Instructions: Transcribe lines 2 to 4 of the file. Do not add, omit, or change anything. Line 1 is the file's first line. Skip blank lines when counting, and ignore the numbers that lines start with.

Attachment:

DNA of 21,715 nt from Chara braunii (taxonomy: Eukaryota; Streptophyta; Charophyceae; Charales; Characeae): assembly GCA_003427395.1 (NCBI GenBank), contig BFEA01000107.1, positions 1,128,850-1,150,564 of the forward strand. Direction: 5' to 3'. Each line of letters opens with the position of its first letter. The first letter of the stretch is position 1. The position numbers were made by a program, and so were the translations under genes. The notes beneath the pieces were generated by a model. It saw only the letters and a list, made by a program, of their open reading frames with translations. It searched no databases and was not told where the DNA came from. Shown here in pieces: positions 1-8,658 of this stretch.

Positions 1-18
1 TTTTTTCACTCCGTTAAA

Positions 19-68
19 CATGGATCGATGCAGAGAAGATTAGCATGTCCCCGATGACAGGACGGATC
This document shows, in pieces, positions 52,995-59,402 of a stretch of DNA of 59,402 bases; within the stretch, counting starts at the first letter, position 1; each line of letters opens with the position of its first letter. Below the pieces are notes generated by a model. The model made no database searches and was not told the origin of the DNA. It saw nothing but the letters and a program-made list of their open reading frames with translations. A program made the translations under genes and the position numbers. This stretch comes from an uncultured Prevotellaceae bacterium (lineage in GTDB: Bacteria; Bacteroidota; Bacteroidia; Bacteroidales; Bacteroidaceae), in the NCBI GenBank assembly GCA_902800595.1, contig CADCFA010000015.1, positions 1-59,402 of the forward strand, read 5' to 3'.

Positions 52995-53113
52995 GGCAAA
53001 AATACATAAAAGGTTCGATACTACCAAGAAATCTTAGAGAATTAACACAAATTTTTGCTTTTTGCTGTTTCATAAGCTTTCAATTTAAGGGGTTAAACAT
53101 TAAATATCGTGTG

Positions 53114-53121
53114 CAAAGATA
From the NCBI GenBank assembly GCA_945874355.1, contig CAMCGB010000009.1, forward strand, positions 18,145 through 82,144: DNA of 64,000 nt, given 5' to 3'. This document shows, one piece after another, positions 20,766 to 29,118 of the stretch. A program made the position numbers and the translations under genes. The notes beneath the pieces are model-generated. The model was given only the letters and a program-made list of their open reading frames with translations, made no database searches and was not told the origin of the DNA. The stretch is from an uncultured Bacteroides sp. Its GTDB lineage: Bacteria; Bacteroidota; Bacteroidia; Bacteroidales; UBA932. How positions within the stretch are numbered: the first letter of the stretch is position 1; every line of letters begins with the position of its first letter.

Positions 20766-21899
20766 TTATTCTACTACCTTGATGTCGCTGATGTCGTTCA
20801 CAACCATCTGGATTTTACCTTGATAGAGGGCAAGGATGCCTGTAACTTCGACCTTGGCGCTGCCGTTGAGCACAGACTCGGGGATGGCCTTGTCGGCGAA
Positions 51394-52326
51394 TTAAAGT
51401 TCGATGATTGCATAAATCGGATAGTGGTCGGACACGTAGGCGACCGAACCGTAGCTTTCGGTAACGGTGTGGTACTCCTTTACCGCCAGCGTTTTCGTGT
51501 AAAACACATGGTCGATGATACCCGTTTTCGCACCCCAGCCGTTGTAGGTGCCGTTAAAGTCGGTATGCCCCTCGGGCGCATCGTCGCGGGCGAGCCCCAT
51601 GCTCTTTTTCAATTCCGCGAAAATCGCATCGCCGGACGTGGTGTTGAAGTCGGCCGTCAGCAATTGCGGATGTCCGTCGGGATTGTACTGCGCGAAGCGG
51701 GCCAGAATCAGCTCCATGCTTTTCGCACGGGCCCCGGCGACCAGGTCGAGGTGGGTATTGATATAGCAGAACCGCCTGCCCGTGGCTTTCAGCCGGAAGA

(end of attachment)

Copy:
Positions 1-18
1 TTTTTTCACTCCGTTAAA

Positions 19-68